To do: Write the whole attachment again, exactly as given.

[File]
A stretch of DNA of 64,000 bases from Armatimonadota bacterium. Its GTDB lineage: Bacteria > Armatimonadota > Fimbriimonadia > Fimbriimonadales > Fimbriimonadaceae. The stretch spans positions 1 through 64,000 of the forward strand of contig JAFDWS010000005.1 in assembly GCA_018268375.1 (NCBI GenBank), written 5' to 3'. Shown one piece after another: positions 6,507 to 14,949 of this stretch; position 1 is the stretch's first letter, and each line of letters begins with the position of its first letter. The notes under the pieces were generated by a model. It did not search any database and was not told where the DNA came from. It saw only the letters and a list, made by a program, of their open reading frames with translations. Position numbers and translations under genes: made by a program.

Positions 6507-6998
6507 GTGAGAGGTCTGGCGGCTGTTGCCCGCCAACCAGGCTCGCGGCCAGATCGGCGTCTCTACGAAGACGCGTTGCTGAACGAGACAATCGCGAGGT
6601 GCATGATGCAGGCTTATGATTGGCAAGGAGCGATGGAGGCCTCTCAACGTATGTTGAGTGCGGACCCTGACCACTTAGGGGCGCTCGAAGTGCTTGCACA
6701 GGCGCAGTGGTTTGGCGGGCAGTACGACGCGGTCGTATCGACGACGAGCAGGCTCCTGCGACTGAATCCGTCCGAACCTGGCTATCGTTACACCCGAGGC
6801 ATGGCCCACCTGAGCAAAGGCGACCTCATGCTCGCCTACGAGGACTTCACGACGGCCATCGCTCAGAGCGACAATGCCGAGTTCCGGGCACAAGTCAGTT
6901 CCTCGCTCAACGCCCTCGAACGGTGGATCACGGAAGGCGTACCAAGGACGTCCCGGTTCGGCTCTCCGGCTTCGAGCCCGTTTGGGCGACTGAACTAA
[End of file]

A stretch of DNA of 64,000 bases from Armatimonadota bacterium. Its GTDB lineage: Bacteria > Armatimonadota > Fimbriimonadia > Fimbriimonadales > Fimbriimonadaceae. The stretch spans positions 1 through 64,000 of the forward strand of contig JAFDWS010000005.1 in assembly GCA_018268375.1 (NCBI GenBank), written 5' to 3'. Shown one piece after another: positions 6,507 to 14,949 of this stretch; position 1 is the stretch's first letter, and each line of letters begins with the position of its first letter. The notes under the pieces were generated by a model. It did not search any database and was not told where the DNA came from. It saw only the letters and a list, made by a program, of their open reading frames with translations. Position numbers and translations under genes: made by a program.

Positions 6507-6998
6507 GTGAGAGGTCTGGCGGCTGTTGCCCGCCAACCAGGCTCGCGGCCAGATCGGCGTCTCTACGAAGACGCGTTGCTGAACGAGACAATCGCGAGGT
6601 GCATGATGCAGGCTTATGATTGGCAAGGAGCGATGGAGGCCTCTCAACGTATGTTGAGTGCGGACCCTGACCACTTAGGGGCGCTCGAAGTGCTTGCACA
6701 GGCGCAGTGGTTTGGCGGGCAGTACGACGCGGTCGTATCGACGACGAGCAGGCTCCTGCGACTGAATCCGTCCGAACCTGGCTATCGTTACACCCGAGGC
6801 ATGGCCCACCTGAGCAAAGGCGACCTCATGCTCGCCTACGAGGACTTCACGACGGCCATCGCTCAGAGCGACAATGCCGAGTTCCGGGCACAAGTCAGTT
6901 CCTCGCTCAACGCCCTCGAACGGTGGATCACGGAAGGCGTACCAAGGACGTCCCGGTTCGGCTCTCCGGCTTCGAGCCCGTTTGGGCGACTGAACTAA